Science pushes back theology a bit more

September 4, 2010 • 10:03 am

There’s been a lot more brouhaha than I expected about Stephen Hawking’s declaration this week that the universe had a perfectly naturalistic, non-Goddy origin.  I suppose it’s because of Hawking’s big name, which gives his pronouncements the gravitas of a latter-day Einstein.  So now that the idea of “multiverses”—multiple universes—is becoming more mainstream, and the origins of our own universe are swimming into scientific ken, what’s a believer to do?  Over at the Guardian, physicist and Templeton Prize winner Paul Davies is on the case, doing the religious two-step:

1. Nothing new here! Just trot out our favorite Accommodater, the ever-prescient St. Augustine:

. . . there was no time “before” the big bang. The idea is by no means new. In the fifth century, St Augustine of Hippo wrote that “the universe was created with time and not in time”.

Religious people often feel tricked by this logic. They envisage a miracle-working God dwelling within the stream of time for all eternity and then, for some inscrutable reason, making a universe (perhaps in a spectacular explosion) at a specific moment in history.

That was not Augustine’s God, who transcended both space and time. Nor is it the God favoured by many contemporary theologians.

2. There’s still room for God! He’s in the laws of physics!

According to folklore the French physicist Pierre Laplace, when asked by Napoleon where God fitted into his mathematical account of the universe, replied: “I had no need of that hypothesis.” Although cosmology has advanced enormously since the time of Laplace, the situation remains the same: there is no compelling need for a supernatural being or prime mover to start the universe off. But when it comes to the laws that explain the big bang, we are in murkier waters.

And when those murkier waters clear, revealing no god in the depths, Davies will find Him somewhere else.

17 thoughts on “Science pushes back theology a bit more

  1. As Bagginini said in his recent article, “Replace Yaweh with the deist God and the Bible would make less sense than if you’d substituted Brian for Jesus.”

    How desperately do Christians have to be for support to think that this Prime Mover-esque deist god could ever resemble anything in the bible?

  2. Religious people often feel tricked by this logic. They envisage a miracle-working God dwelling within the stream of time for all eternity and then, for some inscrutable reason, making a universe (perhaps in a spectacular explosion) at a specific moment in history.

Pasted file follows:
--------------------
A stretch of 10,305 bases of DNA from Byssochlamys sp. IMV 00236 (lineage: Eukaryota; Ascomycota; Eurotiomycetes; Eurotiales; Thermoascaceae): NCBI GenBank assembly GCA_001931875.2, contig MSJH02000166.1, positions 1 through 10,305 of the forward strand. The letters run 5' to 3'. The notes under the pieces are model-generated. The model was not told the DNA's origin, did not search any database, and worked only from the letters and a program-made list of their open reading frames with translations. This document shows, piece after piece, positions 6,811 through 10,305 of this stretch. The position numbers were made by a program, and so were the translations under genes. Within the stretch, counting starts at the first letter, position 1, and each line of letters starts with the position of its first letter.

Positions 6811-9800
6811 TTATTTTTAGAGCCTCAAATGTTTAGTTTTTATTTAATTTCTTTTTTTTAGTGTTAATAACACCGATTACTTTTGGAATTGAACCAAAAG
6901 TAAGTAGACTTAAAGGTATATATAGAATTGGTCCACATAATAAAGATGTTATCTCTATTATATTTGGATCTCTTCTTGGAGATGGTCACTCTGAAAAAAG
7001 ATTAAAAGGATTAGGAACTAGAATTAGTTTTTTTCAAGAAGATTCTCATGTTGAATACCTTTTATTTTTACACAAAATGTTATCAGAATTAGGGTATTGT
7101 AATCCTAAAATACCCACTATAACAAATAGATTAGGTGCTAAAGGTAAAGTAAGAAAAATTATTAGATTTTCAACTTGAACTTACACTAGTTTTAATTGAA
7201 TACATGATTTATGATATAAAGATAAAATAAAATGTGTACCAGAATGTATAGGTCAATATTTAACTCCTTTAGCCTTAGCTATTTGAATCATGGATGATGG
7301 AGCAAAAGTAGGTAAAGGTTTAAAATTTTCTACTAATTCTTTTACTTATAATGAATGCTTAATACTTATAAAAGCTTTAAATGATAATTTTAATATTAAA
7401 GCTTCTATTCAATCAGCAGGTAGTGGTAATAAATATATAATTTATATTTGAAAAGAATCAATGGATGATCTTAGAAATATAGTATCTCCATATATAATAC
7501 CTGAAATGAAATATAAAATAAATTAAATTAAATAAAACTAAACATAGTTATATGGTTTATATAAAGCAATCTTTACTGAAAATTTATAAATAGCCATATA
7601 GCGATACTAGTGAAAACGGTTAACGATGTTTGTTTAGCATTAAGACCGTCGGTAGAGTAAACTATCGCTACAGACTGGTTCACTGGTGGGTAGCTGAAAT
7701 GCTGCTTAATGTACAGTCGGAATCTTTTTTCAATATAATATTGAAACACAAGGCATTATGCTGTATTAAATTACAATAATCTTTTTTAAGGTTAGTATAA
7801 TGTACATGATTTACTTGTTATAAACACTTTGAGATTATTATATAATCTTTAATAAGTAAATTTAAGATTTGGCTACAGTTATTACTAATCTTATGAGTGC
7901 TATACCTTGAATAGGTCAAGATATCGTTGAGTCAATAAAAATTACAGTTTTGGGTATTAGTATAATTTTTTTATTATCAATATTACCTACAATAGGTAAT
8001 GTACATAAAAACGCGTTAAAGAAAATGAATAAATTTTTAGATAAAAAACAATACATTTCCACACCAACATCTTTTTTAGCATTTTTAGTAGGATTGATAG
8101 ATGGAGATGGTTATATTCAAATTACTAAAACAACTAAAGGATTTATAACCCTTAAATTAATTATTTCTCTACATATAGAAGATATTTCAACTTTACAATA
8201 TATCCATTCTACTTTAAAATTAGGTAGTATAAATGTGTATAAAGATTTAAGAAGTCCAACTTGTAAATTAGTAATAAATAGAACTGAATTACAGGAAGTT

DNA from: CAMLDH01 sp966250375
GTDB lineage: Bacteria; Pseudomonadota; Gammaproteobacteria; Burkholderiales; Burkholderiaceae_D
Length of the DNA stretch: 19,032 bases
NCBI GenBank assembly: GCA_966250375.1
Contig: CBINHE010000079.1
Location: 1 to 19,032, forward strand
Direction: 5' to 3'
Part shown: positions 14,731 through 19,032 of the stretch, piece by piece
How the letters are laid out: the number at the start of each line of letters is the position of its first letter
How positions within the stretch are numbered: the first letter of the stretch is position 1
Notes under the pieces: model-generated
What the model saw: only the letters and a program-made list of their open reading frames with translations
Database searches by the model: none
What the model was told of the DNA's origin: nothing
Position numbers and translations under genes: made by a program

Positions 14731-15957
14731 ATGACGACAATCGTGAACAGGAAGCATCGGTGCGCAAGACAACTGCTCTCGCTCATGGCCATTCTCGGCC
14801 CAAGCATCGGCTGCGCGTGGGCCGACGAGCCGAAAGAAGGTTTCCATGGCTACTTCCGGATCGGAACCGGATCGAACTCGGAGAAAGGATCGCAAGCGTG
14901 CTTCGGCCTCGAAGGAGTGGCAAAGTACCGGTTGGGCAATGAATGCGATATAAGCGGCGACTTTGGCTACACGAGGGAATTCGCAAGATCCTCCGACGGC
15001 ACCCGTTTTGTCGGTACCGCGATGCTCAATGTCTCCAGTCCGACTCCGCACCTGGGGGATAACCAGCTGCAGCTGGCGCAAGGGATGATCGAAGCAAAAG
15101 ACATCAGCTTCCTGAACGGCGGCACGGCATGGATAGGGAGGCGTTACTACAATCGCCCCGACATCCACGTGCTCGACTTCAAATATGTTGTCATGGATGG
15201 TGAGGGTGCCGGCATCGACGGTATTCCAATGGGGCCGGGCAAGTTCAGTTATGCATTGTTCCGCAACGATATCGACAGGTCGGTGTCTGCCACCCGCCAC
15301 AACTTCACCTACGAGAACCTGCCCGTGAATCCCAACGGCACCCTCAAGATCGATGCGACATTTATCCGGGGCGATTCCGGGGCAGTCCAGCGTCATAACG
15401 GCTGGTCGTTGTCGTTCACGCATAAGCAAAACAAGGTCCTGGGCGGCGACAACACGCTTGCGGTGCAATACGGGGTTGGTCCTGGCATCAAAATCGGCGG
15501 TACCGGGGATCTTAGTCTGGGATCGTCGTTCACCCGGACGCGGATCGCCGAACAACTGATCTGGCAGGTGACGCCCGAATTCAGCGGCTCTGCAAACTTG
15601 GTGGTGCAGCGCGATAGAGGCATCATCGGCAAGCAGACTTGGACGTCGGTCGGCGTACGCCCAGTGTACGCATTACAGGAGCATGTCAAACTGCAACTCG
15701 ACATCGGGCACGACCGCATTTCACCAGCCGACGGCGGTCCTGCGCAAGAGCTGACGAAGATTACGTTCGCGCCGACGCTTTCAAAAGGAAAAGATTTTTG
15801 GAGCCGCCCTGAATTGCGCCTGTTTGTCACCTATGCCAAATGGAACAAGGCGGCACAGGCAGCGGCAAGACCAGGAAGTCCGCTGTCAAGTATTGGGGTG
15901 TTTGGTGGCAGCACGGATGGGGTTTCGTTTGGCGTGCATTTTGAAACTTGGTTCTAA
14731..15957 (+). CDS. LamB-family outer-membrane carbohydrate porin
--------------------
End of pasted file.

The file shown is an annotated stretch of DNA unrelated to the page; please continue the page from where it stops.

That was not Augustine’s God, who transcended both space and time. Nor is it the God favoured by many contemporary theologians.

    So prior to creation their god was instead completely frozen, incapable of acting (which takes time) or thinking (which takes time)? Davies and all those sophistimacated theologicans can talk about their god “transcending” space and time, but unless they unpack that notion in some intelligible way, it’s just more obfuscating bullshit.

      1. At the very least it’s an apt description of theology and apologetic philosophy.

        Sometimes I wonder when philosophy is going to revoke the philosopher’s license of apologists. They must be aware where most of the bad reputation of their field comes from.

  3. 1. Why is Augustine an expert on the origins of the universe? Did god tell him so?

    2. Davies: Hawkings is WRONG! (as per #1) There is so a god who created the universe. And although god isn’t necessary to create the universe, as Hawkings states, god had to make up the rules!

    If he’s a physicist, I’m not hiring him. Imagine a rocket being launched by the grace of allah …

    1. Imagine a rocket being launched by the grace of allah …

      We’ve seen a few planes flown by the grace of allah and that didn’t turn out so well.

      1. Looks like a change of focus there – if you like, from “powered” to “controlled”. A rocket that was launched by god-power would stay firmly on the ground, and a plane that required a god to stay aloft would plummet into the dirt.

        The planes you’re referring to were if anything *piloted* by the grace of Allah, which is something different again. That means idiot hijackers with weapons, nothing more.

      2. The hijackers still had to go to flight school to learn how to pilot the planes. Clearly, Allah wasn’t capable of revealing the knowledge of piloting to them.

        1. The christian god would have necessarily been non committal or else joyous regarding the steps leading to the events as well.

    2. Why is Augustine an expert on the origins of the universe? Did god tell him so?

      Because in hindsight we can see that, on this case at least, it turns out he was closer to being right than other theologians. Therefore it must be because he was a genius and divinely inspired (but don’t bother to look at anything else he was saying – they were probably illinformed guesses).

  4. Paul Davies is a goddam embarrasment, he’s Australian unfortunately. He was well thought of when he was a physicist, that was a long time ago now, these days he’s just a wooist. I don’t think he’s doing his legacy any favours.

  5. I somehow doubt Lawrence Krauss (who works in the same department as Davies if I recall) would agree with him…

  6. [quote]And when those murkier waters clear, revealing no god in the depths, Davies will find Him somewhere else.[/quote]

    nice…

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